Good morning, Power people. Trump's about to meet with North Korea's Kim Jong Un in Hanoi right before Michael Cohen is set to take the spotlight on the Hill. What could go wrong? Tips, comments, recipes? Send away and sign up. Thanks for waking up with us.
BREAKING LATE LAST NIGHT: Michael Cohen's extraordinary 20-page prepared congressional testimony that he plans to today publicly deliver before the House Overight Committee, first obtained by Politico's Andrew Desiderio, alleges that President Trump was a “racist,” “a conman,” and “a cheat” who was aware of the WikiLeaks drop of hacked Democratic National Committee emails prior to their release and implicitly pressured Cohen to lie about negotiations to build a Trump Tower in Moscow.
TRUMP TOWER MOSCOW: “To be clear: Mr. Trump knew of and directed the Trump Moscow negotiations throughout the campaign and lied about it,” Cohen intends to say of his former boss. "He lied about it because he never expected to win the election. He also lied about it because he stood to make hundreds of millions of dollars on the Moscow real estate project. And so I lied about it, too – because Mr. Trump had made clear to me, through his personal statements to me that we both knew were false and through his lies to the country, that he wanted me to lie. And he made it clear to me because his personal attorneys reviewed my statement before I gave it to Congress.”
“In conversations we had during the campaign, at the same time I was actively negotiating in Russia for him, he would look me in the eye and tell me there’s no business in Russia and then go out and lie to the American people by saying the same thing. In his way, he was telling me to lie,” Cohen plans to say.
WIKILEAKS: “A lot of people have asked me about whether Mr. Trump knew about the release of the hacked Democratic National Committee emails ahead of time. The answer is yes,” Cohen writes, alleging that Roger Stone told Trump that WikiLeaks's Julian Assange notified him ahead of time there would be "a massive dump of emails that would damage Hillary Clinton's campaign."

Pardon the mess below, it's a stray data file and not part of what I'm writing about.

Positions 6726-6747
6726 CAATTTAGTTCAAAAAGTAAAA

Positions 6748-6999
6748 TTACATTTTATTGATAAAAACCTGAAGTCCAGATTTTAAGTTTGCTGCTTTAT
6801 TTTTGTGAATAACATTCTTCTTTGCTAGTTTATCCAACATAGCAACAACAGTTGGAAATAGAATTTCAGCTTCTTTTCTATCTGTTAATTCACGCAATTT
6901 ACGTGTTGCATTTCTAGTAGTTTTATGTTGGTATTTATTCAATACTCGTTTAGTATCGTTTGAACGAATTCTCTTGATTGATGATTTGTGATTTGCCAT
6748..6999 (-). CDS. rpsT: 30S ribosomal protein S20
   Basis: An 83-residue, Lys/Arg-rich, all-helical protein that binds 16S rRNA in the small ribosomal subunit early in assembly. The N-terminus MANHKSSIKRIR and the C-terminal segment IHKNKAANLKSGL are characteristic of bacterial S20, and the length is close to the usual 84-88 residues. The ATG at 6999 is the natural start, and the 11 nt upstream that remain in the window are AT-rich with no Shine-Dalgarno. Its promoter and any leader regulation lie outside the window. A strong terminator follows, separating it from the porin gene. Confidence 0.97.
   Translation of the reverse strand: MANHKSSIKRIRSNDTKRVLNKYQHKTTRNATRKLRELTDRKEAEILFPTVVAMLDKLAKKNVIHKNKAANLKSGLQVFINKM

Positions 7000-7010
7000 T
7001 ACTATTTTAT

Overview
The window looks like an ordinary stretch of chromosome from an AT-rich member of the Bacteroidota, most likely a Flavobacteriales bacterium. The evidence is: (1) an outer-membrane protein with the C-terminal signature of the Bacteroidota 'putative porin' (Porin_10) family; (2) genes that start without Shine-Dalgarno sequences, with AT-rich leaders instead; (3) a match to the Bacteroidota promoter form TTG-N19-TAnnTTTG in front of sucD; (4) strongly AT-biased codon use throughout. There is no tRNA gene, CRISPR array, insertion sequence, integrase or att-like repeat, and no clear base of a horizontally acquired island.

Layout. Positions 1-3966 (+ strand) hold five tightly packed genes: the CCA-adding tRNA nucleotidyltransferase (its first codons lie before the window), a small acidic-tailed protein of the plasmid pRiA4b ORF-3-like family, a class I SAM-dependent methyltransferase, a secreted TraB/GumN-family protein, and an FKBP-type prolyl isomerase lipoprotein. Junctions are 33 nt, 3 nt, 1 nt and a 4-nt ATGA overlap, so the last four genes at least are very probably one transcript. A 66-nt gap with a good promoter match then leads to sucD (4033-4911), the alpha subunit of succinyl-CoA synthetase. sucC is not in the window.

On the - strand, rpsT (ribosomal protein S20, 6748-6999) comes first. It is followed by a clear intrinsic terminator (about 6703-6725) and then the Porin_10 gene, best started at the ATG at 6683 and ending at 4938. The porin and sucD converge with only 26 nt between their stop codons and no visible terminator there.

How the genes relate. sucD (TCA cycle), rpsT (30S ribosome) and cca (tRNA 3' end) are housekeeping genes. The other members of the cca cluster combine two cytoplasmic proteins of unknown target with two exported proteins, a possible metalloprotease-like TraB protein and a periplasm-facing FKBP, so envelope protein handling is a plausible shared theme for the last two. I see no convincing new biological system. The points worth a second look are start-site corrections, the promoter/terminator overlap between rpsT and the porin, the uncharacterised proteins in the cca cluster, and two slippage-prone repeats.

Reminder: "[Trump] told special counsel Robert Mueller in writing that Roger Stone did not tell him about WikiLeaks, nor was he told about the 2016 Trump Tower meeting between his son, campaign officials and a Russian lawyer promising dirt on Hillary Clinton, according to two sources familiar with the matter," CNN reported at the end of November 2018.
DOCUMENTS: Trump's longtime fixer and lawyer will also present the committee with several documents to corroborate his allegations, including a $130,000 wire transfer from Cohen to adult actress Stephanie Clifford's attorney in the final days before the 2016 election "that was demanded by Ms. Clifford to maintain her silence about her affair with Mr. Trump."
Cohen will provide a copy of a $35,000 check from Trump's personal bank account with his signature on it from August 2017 — “when he was President of the United States” — reimbursing Cohen for his payment to Clifford. The $35,000 check, Cohen says, was one of 11 installments for which Trump allegedly reimbursed Cohen throughout 2017.
“The President of the United States thus wrote a personal check for the payment of hush money as part of a criminal scheme to violate campaign finance laws,” Cohen writes.
Another potentially problematic anecdote that Cohen will provide today is of a June 2016 interaction he witnessed between Trump and his son Don Jr. in Trump tower that happened soon before the planned meeting with a Kremlin-aligned lawyer who promised to provide dirt on Clinton.
“I remember being in the room with Mr. Trump, probably in early June 2016, when something peculiar happened. Don Jr. came into the room and walked behind his father’s desk — which in itself was unusual,” Cohen writes in his opening remarks. “People didn’t just walk behind Mr. Trump’s desk to talk to him. I recalled Don Jr. leaning over to his father and speaking in a low voice, which I could clearly hear, and saying: “The meeting is all set.” I remember Mr. Trump saying, “Ok good . . . let me know.”
Just hours ahead of Trump's first meeting and dinner with North Korean Leader Kim Jong Un in Hanoi, Trump tweeted the below of Cohen:
Michael Cohen was one of many lawyers who represented me (unfortunately). He had other clients also. He was just disbarred by the State Supreme Court for lying & fraud. He did bad things unrelated to Trump. He is lying in order to reduce his prison time. Using Crooked’s lawyer!— Donald J. Trump (@realDonaldTrump) February 27, 2019